Mike Rowbottom: Goodbye Gebrselassie - the greatest by smiles

Mike Rowbottom: Goodbye Gebrselassie - the greatest by smiles

So Haile Gebrselassie is no longer involved in competitive athletics. The 42-year-old Ethiopian phenomenon, who announced his retirement after last weekend's Great Manchester Run, has won two Olympic and eight world titles. He has earned victory in 11 major marathons. And he has set 27 world records on track and road.


Michael Pavitt: Actions will speak louder the words as FIFA attempts to tackle discrimination

Michael Pavitt: Actions will speak louder the words as FIFA attempts to tackle discrimination

It is often said that actions speak louder than words.

The phrase seems extremely apt when it comes to FIFA’s approach to dealing with the problem of discrimination and racism at football matches. Granted, tackling the problem is no quick fix and naturally it would be difficult for FIFA to police crowds at matches across the world. However, I can’t help be feel they should be doing more to tackle the problem.



Nick Butler: Chelyabinsk - Home of nuclear spills, falling meteors and changing times for Mr Vizer

Nick Butler: Chelyabinsk - Home of nuclear spills, falling meteors and changing times for Mr Vizer

Chelyabinsk, the latest stop on the Olympic Movement's recent Russian tour, is a city in the Southern Urals most interesting for two rather unusual historical happenings. The first, over half a century ago in 1957, was a nuclear spillage at nearby Ozyorsk rated as history’s worst until Chernobyl in 1986 and Fukushima in 2011. This was followed in February 2013 by the falling of a meteor close to the city, the light of which was reportedly brighter than the sun.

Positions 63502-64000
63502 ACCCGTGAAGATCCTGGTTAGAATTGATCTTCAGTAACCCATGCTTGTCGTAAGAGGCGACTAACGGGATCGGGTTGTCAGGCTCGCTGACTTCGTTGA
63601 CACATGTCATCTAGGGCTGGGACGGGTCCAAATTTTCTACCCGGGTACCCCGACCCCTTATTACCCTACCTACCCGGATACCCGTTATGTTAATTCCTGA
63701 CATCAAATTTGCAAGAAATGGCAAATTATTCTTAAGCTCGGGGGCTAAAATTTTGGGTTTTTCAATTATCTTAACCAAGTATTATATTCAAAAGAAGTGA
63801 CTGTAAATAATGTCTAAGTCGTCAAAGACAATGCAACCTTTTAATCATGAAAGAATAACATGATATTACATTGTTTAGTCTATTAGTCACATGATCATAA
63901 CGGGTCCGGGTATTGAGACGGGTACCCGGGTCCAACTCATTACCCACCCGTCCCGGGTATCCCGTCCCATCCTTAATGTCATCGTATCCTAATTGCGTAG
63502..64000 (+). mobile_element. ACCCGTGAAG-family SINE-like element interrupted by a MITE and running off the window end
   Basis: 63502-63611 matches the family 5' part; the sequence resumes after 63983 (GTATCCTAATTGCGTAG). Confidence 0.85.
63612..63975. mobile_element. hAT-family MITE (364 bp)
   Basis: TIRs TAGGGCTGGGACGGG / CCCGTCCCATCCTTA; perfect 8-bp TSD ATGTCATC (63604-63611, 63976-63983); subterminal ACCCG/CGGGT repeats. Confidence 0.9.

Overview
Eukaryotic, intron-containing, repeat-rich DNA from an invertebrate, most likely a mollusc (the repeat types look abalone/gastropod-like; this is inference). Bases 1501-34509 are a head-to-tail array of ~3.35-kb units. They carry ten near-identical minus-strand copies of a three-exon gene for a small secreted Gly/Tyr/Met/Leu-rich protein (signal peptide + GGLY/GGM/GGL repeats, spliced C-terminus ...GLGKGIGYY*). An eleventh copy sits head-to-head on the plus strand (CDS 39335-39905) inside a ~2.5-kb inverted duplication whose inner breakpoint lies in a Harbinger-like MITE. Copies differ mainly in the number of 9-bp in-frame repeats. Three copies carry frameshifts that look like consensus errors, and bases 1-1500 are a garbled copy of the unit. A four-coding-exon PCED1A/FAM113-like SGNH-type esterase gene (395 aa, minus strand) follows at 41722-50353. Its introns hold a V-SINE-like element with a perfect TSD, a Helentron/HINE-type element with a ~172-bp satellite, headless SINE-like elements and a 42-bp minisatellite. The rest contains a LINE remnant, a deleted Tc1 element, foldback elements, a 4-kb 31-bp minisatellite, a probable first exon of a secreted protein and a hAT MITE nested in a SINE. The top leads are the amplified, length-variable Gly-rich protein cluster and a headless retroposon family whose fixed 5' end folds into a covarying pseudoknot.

David Owen: Twitter and the art of sports electioneering

David Owen: Twitter and the art of sports electioneering

It being general election week here in the United Kingdom, I thought it would be a good time to take a look at the two high-profile electoral battles currently being waged in the world of sport, via the medium of the candidates’ Twitter feeds.

Not because I judge this likely to offer great insights into the identity of the eventual winners: the sports officials in whose hands the outcomes lie are assuredly far too high-minded to be swayed by anything as trivial as social media.